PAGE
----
The need to regulate annual private school fee hike

There is a growing debate on the private school fee in recent days, which I had predicted long ago. With rising aspirations of parents and with government schools not being able to meet that demand, the reliance on private schools increases. Earlier, only those who had enough disposable income were sending their children to private schools. Now, even parents who are living on shoe string monthly budgets, are also sending their kids to private schools, and their number is increasing. When this number reaches a critical mass, concerns on school fee hikes are bound to arise.

The debate on regulating school fee hike is often phrased in binary - people who think that government shouldn't regulate fee and treat it like any other commodity, and those who argue that private schools bay for people's blood and are to be strictly regulated. As always, truth is somewhere in between.

I have expressed my views on private schools several times earlier on this blog and in my book - we should allow for-profit schools and definitely reduce infrastructure requirements. That being said, we should also be aware of the special context of education and need to differentiate it with other usual goods for the following reasons.

1. Education has a sociological significance; I wrote about this earlier. In short, it means that education also has a role to build citizens and social capital, not just teach them academic knowledge. Therefore, schools shouldn't be allowed to deliberately let the socio-economic fissures appear in schools, due to their policies. For example, schools shouldn't charge differential fee, giving differential treatment to children, the way it's done in trains and aeroplanes, where AC coach people get better facilities compared to sleeper class. Such policies let socio-economic fissures manifest in the school and has implications for child's education. Refer my earlier post for detailed arguments.

2. Schools can't be allowed to make significant fee hikes within an year because of the market imperfections and impact on household budgets. This needs explanation.

The fundamental question is - how is school fee different from price of any other product? It's different in two important ways:

1. The transaction costs are high: Unlike other goods, where one can choose a different good, if the price of a particular good is hiked, it isn't easy in case of schools. It's because there are huge costs associated with shifting schools. These costs are both monetary and non monetary - efforts to search and find school in the vicinity, the emotional state of child and so on.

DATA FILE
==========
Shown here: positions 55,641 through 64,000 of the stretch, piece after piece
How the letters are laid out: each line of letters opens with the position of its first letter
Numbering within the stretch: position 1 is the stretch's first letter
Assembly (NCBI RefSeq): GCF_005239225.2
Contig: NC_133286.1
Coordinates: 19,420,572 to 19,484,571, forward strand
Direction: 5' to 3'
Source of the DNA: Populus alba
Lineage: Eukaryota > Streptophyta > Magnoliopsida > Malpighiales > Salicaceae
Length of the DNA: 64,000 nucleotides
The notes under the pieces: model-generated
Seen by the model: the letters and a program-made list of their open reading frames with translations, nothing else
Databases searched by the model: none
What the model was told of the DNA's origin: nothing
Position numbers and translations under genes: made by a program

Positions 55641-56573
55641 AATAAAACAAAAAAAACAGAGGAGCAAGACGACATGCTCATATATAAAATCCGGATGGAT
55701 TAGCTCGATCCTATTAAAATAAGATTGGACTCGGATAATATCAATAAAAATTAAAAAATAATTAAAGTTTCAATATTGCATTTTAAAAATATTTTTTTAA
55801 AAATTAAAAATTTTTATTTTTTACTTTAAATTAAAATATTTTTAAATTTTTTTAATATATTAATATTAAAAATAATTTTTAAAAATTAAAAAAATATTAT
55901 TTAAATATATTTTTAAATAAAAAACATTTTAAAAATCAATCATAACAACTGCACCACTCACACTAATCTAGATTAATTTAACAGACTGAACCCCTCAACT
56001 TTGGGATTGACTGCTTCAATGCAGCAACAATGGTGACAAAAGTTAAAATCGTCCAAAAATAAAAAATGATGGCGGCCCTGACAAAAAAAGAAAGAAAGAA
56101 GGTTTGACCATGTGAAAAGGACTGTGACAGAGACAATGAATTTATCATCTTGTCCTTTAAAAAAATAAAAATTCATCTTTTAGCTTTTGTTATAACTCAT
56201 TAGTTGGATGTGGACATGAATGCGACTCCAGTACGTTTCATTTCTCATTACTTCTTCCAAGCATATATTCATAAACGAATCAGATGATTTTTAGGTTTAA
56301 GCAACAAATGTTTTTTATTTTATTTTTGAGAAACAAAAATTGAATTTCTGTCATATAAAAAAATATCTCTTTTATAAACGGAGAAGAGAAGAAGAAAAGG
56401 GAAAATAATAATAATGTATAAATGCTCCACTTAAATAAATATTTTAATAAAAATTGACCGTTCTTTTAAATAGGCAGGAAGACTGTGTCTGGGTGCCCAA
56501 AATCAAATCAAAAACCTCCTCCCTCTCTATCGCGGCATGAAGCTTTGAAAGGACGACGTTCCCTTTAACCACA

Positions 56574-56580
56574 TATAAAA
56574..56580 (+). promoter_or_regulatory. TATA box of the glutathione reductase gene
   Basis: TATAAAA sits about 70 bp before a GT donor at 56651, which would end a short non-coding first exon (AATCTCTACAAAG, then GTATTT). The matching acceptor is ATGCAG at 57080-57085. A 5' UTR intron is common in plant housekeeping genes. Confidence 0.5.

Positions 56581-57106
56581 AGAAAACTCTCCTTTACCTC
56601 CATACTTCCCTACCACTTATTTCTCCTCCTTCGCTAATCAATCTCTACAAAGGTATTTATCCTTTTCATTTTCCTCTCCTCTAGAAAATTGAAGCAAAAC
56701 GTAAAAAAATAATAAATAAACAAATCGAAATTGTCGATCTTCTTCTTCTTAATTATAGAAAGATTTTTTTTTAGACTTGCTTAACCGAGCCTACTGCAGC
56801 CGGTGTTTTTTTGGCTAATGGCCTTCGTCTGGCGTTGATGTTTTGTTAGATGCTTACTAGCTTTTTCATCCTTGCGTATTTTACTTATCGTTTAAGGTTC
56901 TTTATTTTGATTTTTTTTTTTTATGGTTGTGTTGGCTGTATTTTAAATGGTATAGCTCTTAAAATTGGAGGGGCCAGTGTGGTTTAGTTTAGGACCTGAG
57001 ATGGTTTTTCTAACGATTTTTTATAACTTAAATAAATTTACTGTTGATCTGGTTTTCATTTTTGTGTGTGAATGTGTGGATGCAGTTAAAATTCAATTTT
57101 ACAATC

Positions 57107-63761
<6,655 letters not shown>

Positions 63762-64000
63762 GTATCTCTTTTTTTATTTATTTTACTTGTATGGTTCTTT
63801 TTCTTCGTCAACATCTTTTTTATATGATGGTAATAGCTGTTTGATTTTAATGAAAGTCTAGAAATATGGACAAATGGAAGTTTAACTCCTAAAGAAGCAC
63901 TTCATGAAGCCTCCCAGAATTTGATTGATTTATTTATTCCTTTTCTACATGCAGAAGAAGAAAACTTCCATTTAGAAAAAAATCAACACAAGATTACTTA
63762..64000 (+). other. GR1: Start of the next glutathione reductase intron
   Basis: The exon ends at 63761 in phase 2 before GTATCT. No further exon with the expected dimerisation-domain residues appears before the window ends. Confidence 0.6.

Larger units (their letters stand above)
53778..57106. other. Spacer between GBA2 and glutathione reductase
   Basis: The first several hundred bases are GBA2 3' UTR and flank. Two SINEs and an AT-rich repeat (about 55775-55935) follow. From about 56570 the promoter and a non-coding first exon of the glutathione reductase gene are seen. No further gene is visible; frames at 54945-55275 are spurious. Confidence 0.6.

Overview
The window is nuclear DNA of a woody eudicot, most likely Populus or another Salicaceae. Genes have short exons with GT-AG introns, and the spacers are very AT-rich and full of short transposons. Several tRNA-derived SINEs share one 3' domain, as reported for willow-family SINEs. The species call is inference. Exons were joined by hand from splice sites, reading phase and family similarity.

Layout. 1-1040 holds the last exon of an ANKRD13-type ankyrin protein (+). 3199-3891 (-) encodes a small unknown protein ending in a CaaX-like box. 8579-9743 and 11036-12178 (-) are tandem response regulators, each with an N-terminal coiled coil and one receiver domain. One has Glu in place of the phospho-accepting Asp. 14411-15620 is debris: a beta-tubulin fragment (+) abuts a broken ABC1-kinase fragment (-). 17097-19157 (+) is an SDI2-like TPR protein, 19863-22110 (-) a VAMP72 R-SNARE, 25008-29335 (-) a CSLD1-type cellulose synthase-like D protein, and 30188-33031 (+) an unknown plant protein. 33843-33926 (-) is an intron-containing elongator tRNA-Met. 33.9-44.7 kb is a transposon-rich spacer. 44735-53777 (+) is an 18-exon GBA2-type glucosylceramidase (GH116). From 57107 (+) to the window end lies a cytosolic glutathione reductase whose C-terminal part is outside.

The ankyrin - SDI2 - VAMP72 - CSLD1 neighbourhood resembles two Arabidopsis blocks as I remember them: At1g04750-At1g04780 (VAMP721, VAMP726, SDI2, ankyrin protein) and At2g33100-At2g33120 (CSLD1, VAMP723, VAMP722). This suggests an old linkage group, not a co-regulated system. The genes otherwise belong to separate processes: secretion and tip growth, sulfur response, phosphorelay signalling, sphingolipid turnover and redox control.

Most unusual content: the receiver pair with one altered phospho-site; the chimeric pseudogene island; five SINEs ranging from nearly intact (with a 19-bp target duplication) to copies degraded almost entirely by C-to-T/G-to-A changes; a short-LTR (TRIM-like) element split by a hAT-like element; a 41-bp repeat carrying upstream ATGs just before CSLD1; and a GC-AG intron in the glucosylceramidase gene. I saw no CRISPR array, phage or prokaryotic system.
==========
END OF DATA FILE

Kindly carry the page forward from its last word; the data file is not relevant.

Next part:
One can always argue that parents can easily change, there are lots of private schools, the schools won't dare to increase fee if they fear losing students and so on. But, the fact that some (many?) schools are daring to do this reflects the imperfections in the market that disprove this line of reasoning.

2. Impact on household budgets: This is a very important  aspect that's highly under-appreciated. Unlike people in corporate sector, most people's incomes don't see significant increase every year. 95% of India is self employed whose YoY income growth is not high. Added to that, a significant section of people sending their kids to private schools have tight budgets, without disposable income that can act as buffer for annual hikes.

In that context, if a school fee is suddenly hiked, let's say, 30% for next year, it will have a devastating effect on household budgets. Often this comes with months notice, making it hard for parents, especially considering the high transaction costs in shifting schools. This is equivalent to holding parents hostage, nothing less than charging high money for patient in emergency, cashing on the situation.

Hence, we need at least some form of predictability of fee so that parents can plan it better, ideally for next 3 years. Schools should be treated like universities where the fee of the degree is declared upfront and isn't changed in between the period of the course, so that students aren't held hostage.

Given this situation, there's a need to regulate the annual private school fee hikes. The regulation should be on the following principles.

1. The regulation should be on annual fee hike and not overall fee. Capping school fee is a regressive step, as I argued earlier.

2. There should be a predictability in fee and sufficient notice.  It means that schools should declare fee for next 3 years beforehand and intimate fee hike 1 year earlier. Just to clarify, it doesn't mean that the fee should be same for next 3 years. It can increase but just that the increase should be specified for next 3 years. This gives enough stability and predictability to parents.

If this is not dealt sensibly and left unregulated for long, the situation might intensify and only give justification for government to take blunt and harsh steps like overall cap etc. It's better to avoid that situation and start course correction now itself.

PS: Anurag Behar has a good article in Livemint on this issue, that nudged me to publish this draft that I had written long ago. The number "3" in the 3 year upfront declaration of fee is taken form his article, as I felt that this is a reasonable number.

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